Choosing the right books to read to your
child is not a simple matter. If you choose the wrong books, your child can
start to think of the reading sessions as a boring activity, but choosing the
right books can help your child love reading and engross them in an activity
that will last the rest of their lives.
Here are some hints that will help you
along the way:
- Because you are reading to your child, it is okay to choose a book with a slightly higher vocabulary than they would choose themselves. This is a great way of introducing new vocabulary to them.
- Choose from your child’s interests. This can be a great place to start and will give you a boost if you are trying to establish a reading routine. As time goes by, though, it is worth introducing some different genres as this will expand vocabulary and allow the exploration of new things.
- Choose something that is exciting very quickly. This is a terrific way to get a child hooked in a book and can be very good for establishing a reading routine.
- If your child has poor concentration levels, it is worth starting with short stories or novels that have a mini adventure in each chapter.
- Explore an author. If your child has already read a book from an author and enjoyed it, introduce another book by the same author. This opens up the chance to compare and contrast the two works.
- Don’t select the book they are using for a reader at school. Reading to your child is a time to enjoy a book together. When you are reading a school reader, you are likely turning it into work.
- Choose high quality literature. There are many books written for children and most of them are of a poor standard. They are based on simple formulas and fail to do any more than relate a simple adventure.
There are many places to see lists of high quality children’s books. Ask at your local library or check https://www.cbca.org.au/short-list-2018 for the short list of top (Australian) books each year.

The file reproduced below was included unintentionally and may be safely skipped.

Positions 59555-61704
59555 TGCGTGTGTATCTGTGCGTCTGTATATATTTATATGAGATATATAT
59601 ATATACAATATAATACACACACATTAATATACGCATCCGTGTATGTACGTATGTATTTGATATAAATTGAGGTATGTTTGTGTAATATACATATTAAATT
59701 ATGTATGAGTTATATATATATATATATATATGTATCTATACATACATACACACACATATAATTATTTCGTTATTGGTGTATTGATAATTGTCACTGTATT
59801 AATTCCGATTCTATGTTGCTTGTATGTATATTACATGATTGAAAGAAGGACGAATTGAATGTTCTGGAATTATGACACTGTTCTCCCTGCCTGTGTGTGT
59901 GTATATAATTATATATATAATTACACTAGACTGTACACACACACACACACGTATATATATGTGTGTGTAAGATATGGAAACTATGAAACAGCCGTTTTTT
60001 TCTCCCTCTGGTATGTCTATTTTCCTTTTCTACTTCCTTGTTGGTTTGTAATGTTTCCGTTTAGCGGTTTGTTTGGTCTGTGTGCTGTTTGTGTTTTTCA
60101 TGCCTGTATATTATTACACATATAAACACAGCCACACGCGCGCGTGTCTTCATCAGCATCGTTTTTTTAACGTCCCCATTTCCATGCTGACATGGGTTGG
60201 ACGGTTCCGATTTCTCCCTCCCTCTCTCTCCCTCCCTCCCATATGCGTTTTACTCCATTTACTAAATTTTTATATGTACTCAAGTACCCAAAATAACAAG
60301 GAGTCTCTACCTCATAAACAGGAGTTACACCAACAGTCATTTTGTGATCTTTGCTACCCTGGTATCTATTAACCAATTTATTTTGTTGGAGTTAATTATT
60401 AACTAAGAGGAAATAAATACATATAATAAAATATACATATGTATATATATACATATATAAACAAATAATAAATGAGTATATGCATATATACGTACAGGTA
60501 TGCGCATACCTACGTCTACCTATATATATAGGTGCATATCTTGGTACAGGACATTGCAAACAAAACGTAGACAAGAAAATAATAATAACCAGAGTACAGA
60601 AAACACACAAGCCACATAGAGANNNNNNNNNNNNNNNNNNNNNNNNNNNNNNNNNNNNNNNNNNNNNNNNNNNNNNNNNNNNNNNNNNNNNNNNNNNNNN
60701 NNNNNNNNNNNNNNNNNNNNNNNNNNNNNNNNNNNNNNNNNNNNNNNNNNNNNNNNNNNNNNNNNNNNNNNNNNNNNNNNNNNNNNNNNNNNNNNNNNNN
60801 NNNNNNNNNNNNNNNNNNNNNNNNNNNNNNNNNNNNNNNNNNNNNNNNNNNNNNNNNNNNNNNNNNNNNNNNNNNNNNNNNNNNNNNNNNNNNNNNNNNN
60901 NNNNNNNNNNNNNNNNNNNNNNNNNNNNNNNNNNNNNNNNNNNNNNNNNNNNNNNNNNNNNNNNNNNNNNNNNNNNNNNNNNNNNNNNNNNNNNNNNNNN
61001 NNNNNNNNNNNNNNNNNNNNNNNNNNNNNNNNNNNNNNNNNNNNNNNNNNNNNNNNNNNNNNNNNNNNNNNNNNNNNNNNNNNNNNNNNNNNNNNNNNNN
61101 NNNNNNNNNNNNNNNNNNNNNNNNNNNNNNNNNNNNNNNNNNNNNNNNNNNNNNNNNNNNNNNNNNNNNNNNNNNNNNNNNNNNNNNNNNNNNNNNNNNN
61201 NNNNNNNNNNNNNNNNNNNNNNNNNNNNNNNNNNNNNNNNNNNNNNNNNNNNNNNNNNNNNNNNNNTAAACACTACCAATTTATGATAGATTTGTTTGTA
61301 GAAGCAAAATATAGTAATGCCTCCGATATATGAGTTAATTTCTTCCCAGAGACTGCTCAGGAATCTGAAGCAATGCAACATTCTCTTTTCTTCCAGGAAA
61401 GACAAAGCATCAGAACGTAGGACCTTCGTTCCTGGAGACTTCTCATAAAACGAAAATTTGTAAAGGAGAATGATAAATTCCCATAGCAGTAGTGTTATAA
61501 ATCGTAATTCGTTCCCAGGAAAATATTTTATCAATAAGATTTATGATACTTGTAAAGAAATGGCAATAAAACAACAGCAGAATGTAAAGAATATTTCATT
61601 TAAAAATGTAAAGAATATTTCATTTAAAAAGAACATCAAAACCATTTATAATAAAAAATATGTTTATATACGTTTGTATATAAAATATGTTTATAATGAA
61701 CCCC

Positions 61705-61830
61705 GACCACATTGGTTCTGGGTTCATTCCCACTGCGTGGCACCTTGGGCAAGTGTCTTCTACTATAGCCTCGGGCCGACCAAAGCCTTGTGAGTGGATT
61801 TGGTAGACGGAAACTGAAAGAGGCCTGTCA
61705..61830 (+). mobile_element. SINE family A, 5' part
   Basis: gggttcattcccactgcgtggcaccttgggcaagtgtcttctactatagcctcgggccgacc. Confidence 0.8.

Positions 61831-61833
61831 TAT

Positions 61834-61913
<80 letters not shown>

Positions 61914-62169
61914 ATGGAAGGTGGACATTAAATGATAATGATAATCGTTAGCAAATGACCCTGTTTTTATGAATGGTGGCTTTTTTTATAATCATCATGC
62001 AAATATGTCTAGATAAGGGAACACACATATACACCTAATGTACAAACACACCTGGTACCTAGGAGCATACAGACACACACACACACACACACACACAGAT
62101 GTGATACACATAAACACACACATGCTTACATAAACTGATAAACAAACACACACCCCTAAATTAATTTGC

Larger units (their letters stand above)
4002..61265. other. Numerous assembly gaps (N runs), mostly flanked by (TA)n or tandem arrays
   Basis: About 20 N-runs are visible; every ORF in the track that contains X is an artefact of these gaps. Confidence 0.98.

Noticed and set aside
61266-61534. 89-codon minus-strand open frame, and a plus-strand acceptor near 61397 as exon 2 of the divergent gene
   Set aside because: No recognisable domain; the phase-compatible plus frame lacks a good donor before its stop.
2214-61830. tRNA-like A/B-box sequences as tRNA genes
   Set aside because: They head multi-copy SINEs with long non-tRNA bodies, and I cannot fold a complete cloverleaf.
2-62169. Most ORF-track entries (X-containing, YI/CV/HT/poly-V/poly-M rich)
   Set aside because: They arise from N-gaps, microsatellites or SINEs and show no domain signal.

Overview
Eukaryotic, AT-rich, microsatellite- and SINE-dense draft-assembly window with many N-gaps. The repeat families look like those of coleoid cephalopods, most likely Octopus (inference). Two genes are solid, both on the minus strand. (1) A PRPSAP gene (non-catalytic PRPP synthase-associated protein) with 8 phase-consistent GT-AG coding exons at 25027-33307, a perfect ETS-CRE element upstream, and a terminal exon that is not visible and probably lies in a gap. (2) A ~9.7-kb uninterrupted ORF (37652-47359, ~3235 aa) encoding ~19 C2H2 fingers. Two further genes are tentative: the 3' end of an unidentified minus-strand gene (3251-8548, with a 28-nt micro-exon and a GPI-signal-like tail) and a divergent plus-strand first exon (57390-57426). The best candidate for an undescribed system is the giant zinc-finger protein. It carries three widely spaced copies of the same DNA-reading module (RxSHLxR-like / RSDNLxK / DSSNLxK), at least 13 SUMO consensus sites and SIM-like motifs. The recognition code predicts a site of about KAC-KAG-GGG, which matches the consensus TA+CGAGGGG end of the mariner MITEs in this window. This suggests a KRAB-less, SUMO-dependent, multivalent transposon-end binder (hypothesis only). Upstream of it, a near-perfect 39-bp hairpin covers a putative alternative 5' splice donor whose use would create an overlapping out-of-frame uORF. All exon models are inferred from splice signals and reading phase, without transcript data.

- If you had favourite books or
authors yourself as a child, use these. There’s a certain magic in sharing your
own childhood with your child. This can also be a good choice if you are
reading to more than one age group together, because it gives you the excuse of
choosing the book.
- Don’t feel guilty if you don’t
want to persist with reading a book you really don’t like. Your enjoyment or
lack of it will come through in your reading aloud.
- Join your local library and
join your child up as well. This can give a wide selection and freedom of
choice without having to worry about cost. It empowers the child in their
choice as well.
- Be adventurous and check out
some poetry for children. Again, start with your local library. There are many
poems suitable for children. They are often short and memorable (good for
reciting) and can introduce humour or feelings in a way that children can
understand, especially if you tease it out a bit with questions. Reading poetry
aloud has a different pattern from reading stories aloud, so it gives children
a bit of variety in the material choice. If your time for reading aloud is
restricted, choosing a poem or two makes a complete activity in a short time.
I have had a couple of conversations this week with parents
seeking help with learning for a child with autism, so I thought it would be
worth exploring it a little more.
Autism is a condition where the individual has some combination
of difficulty with social interactions, has some degree of obsessive interest
and behaviours, and sensory sensitivities. People diagnosed with autism sit
somewhere on a spectrum according to the level of difficulty experienced.
Most often schools are a really difficult place for children
with autism. In school a child is pushed by the system to be compliant with
group structures and rules and this often runs counter to the drives and
sensitivities of the child. Other children can find it difficult to be sensitive
towards a child with autism and so the child can end up being ignored or
While some schools have a deep understanding and sensitivity
of the needs of an autistic child and actively run programs across the school
to support them, most schools merely try to cope. This makes sending an
autistic child to school heartbreaking for the parents and stressful for the
If you have a school child who has been diagnosed with autism,
the good news is they can learn and they can integrate with other children. Like
any learning difference, it can be a barrier to some learning, but you can help